Sec. 1. What Is Law

To obtain an accurate estimate of the idea contained in the word law (i. e., political law) it must first be divided into that law which governs sovereign nations in their relationships with each other and that law by which each sovereignty governs individuals within its territory. Between the two is a basic distinction - so basic in fact that some writers have hesitated to call the first division law at all, although it is generally accepted as properly so described. This distinction is in the fact that sovereign bodies have as to each other by their very nature no legislative, judicial or executive superior to declare, interpret or enforce rules to govern them, but each of them has as to its own constituent inhabitants superiority of power by which it can prescribe and enforce its rules enacted to preserve its integrity and maintain its peace.

If each of these divisions is properly called political law what is the common element or characteristic? It consists in this - that both branches are composed of rules of political action emanating from sovereignty. Even in the case of international law, such rules as have the moral sanction of common international opinion merit the mandatory word "law."

Let us note more particularly each division and first, international law.

Sec. 2. International Law

International law may be defined as the body of rules and customs which have become recognized by the sovereignties of the world to determine their mutual rights and to govern their intercourse with each other.

We have noticed that sovereignties, being bodies without political superior, cannot, therefore, be legislated upon. They may be parties to compacts, but by the very nature of things there is no superior authentic tribunal out of which law may come to govern them. Yet sovereignties must trade together, they must use the common highways of the world, they war upon each other. In the process of time common customs become established, treaties are entered into, recognition of principles determined. The sum total is international law. And because it has behind it the recognition of the consenting nations, it has a moral force to sanction it, and has the true character of law.

"The agreement or consent which is essential to the validity of a rule of international law is said to be express or positive when it is embodied in treaties or formal declarations of public policy, or in statutes which are enacted in support or recognition of the accepted usages of nations ; it is said to be tacit when it takes the form or conformity to the approved practices of the state in their international relaions."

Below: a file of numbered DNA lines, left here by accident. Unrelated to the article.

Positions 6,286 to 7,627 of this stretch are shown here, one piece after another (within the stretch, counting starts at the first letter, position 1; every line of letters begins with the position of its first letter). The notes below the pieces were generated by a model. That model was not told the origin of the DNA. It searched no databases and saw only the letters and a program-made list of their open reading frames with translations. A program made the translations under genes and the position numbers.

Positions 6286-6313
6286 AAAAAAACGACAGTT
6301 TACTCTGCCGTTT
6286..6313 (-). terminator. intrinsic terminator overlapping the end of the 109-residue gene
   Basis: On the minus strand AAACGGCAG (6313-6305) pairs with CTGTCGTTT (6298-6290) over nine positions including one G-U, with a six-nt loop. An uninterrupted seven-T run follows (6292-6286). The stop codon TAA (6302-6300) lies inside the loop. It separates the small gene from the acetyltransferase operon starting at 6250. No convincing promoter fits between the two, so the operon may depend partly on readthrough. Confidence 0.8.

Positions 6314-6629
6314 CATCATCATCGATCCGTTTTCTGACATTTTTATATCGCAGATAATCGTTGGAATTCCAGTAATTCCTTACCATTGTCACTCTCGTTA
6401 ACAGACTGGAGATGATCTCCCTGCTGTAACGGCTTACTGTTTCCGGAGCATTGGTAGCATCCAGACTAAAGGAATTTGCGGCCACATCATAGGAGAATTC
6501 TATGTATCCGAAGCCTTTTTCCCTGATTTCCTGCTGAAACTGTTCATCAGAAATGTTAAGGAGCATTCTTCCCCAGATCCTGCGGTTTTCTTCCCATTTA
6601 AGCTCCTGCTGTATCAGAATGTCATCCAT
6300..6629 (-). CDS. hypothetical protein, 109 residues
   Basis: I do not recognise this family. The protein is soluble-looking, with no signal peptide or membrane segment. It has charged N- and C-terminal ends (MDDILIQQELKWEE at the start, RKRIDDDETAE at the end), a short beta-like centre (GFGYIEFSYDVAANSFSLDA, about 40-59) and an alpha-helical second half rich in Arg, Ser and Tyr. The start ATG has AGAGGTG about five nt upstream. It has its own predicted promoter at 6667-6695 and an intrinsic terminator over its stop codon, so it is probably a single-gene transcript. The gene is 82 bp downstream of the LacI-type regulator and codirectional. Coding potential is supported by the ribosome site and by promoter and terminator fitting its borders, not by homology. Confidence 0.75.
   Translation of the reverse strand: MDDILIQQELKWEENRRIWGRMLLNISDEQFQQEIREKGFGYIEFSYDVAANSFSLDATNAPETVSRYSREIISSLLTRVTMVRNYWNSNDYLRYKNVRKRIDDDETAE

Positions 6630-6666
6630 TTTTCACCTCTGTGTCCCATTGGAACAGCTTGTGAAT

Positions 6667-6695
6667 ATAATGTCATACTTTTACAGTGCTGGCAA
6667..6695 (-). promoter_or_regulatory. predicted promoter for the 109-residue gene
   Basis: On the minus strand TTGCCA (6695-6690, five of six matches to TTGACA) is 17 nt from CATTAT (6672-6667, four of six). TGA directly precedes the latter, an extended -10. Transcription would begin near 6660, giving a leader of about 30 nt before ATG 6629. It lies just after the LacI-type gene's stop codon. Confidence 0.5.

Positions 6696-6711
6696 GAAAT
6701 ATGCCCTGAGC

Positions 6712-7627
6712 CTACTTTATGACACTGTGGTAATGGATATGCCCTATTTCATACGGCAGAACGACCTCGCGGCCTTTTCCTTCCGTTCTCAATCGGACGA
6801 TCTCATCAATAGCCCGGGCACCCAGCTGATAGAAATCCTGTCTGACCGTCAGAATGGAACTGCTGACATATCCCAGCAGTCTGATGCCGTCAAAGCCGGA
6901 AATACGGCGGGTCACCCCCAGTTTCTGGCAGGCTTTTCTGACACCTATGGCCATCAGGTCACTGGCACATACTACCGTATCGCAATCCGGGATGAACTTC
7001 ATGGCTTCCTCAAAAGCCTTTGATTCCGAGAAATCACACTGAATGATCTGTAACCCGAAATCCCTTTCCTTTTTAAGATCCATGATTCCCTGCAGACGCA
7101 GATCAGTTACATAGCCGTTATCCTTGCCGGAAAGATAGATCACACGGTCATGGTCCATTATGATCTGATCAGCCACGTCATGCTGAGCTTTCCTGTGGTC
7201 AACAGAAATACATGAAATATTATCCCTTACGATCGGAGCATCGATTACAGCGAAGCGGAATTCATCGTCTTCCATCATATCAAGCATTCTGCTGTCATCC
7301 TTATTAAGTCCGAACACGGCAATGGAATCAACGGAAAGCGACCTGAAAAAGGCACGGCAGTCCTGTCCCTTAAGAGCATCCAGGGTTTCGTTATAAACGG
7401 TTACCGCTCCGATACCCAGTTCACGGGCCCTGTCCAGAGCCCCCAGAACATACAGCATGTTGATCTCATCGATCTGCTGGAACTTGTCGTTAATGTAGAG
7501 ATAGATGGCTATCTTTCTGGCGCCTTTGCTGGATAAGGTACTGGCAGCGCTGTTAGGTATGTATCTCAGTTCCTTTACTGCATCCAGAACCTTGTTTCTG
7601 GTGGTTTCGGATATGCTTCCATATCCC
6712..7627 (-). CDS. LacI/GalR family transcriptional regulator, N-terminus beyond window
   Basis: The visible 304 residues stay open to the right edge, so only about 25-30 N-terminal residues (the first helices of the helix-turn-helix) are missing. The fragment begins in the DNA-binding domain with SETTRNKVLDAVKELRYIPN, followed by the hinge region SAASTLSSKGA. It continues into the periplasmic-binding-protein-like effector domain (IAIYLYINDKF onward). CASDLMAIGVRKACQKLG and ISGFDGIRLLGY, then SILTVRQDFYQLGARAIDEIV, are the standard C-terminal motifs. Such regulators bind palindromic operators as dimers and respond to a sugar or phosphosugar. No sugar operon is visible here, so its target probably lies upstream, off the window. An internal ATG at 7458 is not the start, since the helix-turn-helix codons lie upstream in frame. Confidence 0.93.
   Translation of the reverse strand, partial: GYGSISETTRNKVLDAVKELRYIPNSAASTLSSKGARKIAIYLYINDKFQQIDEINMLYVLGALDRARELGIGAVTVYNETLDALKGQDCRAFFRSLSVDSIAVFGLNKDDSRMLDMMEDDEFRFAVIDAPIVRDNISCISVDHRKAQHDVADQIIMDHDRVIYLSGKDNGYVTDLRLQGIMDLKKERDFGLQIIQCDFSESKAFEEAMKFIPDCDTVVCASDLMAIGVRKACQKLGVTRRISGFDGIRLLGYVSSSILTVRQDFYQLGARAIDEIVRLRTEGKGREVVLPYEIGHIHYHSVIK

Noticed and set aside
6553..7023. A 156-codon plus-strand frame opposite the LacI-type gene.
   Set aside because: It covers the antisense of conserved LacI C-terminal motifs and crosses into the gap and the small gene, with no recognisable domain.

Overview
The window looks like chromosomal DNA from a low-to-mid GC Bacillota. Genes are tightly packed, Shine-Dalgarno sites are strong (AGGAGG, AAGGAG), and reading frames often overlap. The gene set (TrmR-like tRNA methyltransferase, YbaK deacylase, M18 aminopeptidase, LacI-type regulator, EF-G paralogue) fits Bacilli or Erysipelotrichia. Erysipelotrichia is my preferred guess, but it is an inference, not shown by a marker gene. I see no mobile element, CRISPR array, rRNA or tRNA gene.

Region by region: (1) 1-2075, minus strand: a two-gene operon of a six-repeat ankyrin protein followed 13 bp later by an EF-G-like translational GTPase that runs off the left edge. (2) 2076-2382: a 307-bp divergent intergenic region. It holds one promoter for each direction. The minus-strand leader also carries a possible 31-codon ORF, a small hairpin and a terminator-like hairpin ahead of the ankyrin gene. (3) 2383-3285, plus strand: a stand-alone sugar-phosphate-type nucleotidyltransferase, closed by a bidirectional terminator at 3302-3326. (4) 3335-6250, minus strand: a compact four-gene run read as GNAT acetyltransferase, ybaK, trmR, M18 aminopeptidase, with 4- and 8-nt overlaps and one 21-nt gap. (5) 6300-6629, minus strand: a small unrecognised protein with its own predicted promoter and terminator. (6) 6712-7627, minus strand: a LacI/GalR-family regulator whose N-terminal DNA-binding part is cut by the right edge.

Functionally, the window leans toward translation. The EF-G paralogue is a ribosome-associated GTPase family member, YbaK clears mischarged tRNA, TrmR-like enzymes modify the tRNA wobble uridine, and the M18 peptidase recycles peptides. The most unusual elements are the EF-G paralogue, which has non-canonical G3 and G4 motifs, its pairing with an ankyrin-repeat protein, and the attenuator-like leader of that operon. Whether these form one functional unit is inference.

Sec. 3. National Or Municipal Law

Municipal law is political law in its fullest sense. It is the law imposed by the sovereignty (or its dependencies or subdivisions) upon its subjects. It is prescribed by a superior and must be obeyed.

I. Davis, The Elements of International Law, p. 2.

Sec. 4. Branches Of Municipal Law

The objects sought to be attained by municipal law by which we may divide it into branches for the purpose of comprehending its character, are as follows:

A. Public Law: or that Law with Whose Objects the State at Large Is Primarily Concerned.

1. Constitutional law;

2. Administrative law;

3. Criminal law and procedure.

B. Private Law: or the Law Provided for the Benefit of the Individual with Whose Enforcement the State Is Not Concerned Except for the Individual's Benefit and at His Instance.

1. The law of the obligation of individual to individual.

a. The law of contract; b. The law of quasi contract; c. The law of torts.

2. The law of property.

a. The law of tenure; b. The law of transfer inter vivos; c. The law of descent and wills.

3. The law of status.

4. The law of delegation of authority.

5. The law of business associations.

a. The law of partnerships; b. The law of corporations.

6. The law of judicial procedure in civil cases.

a. The law of pleading; b. The law of evidence; c The law of judicial procedure generally.

The above division is not scientifically accurate or complete. It cannot be. Grouping may be made from other standpoints. There might readily be a difference of opinion as to some of the divisions and subdivisions. One division cannot be made exclusive of the others, for all of the branches of the law interlace with and cross each other. Further divisions might be added. But the above division is fairly in accord with accepted terminology and subdivision.

In the following chapter we will discuss the various branches of the law.